Last week SciBite was lucky enough to attend, and present at, the Pistoia Alliance Annual Spring Conference ‘23, held at the fantastic Leonardo Royal Hotel, St. Pauls, London. Read the thoughts of our Director of Technical Consultants, Joe Mullen
Having been an active member of the Pistoia Alliance since 2016, SciBite has been involved in numerous Pistoia projects. We are delighted to have strengthened this relationship of late, with the appointment of our Head of Ontologies, Jane Lomax, to the Board!
Pistoia events, for anyone that has ever attended, will attest, provide a great opportunity to come together as an industry to share insight, talk over common issues, and most importantly, identify where we can come together in a non-competitive setting to provide solutions that benefit all!
This year’s Spring Conference was the biggest Pistoia event yet, with approximately 300 attendees from over 100 organizations – a massive testament to the Alliance and all involved! Here I summarize some of the key takehomes from a typically engaging and collaborative Pistoia event.
The conference touched on a variety of important topics, including a healthy panel discussion on the importance of diversity and inclusion; both in supporting creativity but also in representative trial recruitment. Other areas included: data – its ownership, accessibility, and management; ontologies and standards to support data management, particularly the FAIRification thereof; and the utilization of technology, such as artificial intelligence, to facilitate data analysis.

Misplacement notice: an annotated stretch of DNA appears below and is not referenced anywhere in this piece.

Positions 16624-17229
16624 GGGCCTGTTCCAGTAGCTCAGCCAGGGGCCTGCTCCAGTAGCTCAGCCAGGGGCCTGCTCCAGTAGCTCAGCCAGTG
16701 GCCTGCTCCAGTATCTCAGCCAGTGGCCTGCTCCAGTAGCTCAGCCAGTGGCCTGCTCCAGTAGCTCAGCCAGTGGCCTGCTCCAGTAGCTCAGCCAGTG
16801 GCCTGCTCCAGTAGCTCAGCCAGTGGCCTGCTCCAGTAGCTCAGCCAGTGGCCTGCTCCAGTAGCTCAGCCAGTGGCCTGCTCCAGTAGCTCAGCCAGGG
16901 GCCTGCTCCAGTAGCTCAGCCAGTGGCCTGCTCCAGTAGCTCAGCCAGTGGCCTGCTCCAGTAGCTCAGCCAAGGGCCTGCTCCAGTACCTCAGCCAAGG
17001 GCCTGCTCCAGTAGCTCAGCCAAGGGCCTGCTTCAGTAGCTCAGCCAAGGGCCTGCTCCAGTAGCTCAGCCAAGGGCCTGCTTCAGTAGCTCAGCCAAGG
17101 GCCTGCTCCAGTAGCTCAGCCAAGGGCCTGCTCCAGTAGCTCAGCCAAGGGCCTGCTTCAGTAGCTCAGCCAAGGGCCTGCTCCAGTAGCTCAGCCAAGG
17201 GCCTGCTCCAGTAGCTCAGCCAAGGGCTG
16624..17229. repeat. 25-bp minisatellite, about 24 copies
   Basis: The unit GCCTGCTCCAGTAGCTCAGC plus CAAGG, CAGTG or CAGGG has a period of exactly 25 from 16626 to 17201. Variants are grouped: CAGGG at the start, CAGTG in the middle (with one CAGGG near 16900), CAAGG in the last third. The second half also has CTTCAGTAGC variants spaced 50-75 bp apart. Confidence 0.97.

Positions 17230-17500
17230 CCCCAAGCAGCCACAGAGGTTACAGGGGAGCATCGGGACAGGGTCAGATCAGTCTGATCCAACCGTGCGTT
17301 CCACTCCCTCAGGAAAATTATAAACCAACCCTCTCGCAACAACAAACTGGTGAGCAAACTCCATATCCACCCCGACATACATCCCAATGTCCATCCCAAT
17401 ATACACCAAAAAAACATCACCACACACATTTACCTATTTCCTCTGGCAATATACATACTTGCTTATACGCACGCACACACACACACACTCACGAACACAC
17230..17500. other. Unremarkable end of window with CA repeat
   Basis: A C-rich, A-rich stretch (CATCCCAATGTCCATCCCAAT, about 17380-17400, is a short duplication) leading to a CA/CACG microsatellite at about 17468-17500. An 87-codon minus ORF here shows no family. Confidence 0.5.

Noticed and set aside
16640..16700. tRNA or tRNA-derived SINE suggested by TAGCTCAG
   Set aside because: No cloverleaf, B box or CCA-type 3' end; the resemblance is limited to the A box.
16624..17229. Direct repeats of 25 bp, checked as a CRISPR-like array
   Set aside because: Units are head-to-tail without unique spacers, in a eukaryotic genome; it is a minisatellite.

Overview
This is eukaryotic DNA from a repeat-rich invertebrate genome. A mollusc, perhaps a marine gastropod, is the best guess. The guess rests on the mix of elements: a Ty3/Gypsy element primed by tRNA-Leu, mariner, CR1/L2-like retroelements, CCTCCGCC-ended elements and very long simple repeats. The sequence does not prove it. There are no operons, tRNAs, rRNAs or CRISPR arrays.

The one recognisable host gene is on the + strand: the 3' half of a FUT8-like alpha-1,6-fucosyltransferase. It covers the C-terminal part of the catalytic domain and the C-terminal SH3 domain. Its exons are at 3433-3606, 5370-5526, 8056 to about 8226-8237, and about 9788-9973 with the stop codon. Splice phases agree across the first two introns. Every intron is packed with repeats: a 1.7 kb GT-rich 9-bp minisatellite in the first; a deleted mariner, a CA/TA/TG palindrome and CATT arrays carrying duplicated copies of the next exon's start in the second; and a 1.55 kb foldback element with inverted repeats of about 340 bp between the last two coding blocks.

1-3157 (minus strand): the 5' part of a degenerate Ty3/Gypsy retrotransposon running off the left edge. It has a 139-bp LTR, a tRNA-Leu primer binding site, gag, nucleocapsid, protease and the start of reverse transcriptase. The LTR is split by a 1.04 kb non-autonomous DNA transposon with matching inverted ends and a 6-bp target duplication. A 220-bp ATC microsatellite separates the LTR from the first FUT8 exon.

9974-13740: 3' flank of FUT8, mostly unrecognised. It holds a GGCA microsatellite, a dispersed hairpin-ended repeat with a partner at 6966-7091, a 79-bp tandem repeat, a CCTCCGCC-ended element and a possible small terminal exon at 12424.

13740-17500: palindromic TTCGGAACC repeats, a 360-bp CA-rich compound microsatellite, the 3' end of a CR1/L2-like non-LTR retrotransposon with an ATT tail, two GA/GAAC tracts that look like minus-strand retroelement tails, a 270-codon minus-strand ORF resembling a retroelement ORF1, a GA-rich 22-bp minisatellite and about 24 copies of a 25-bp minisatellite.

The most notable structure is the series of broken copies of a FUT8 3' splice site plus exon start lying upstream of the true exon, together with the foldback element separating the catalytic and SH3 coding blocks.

All topics supported the common goal of Alliance members – accelerating the process of insight extraction. Gabriel Boronat, from Janssen, furthered this, introducing a thought-provoking concept; a marketplace to connect insights from various departments within an enterprise.
Ok, so what was covered? Let’s start with the data. There is still a common problem with data, particularly in the context of ownership, governance, and security, which if not addressed, can further data debt. A lot of these issues appear to come from scientists’ reluctance to share – but fear not, this restrictive culture can be addressed, either by education, incentivization, and change management… or more abruptly, via a mandate from above! Multimodal data that is, data spanning different types and contexts, is also referenced more and more; handling image data, sequence data, quantitative data, and associated metadata is just as important as textual data.
One of the main aims of Achim Plueckebaum, via the Data42 initiative at Novartis, was to ensure that the effort associated with accessing, managing and FAIRifying clinical data in the business was slashed – knowing that this could massively improve the ability to unlock hidden hypotheses that would otherwise remain unseen.
An understanding of the importance of quality, foundational data management by implementing the FAIR principles is ubiquitous across the Alliance. This assumption is supported by the notable lack of talks (bar Pablo Millan from AstraZeneca) that defined the FAIR principles highlighting the fact that the industry gets it and doesn’t need to be reminded. Instead, concepts such as FAIRgreen, a FAIRe(nough) framework, as well as metrics for defining how FAIR a dataset is were discussed – each building on the fact that FAIRification is a must, an effort that is dependent on standards.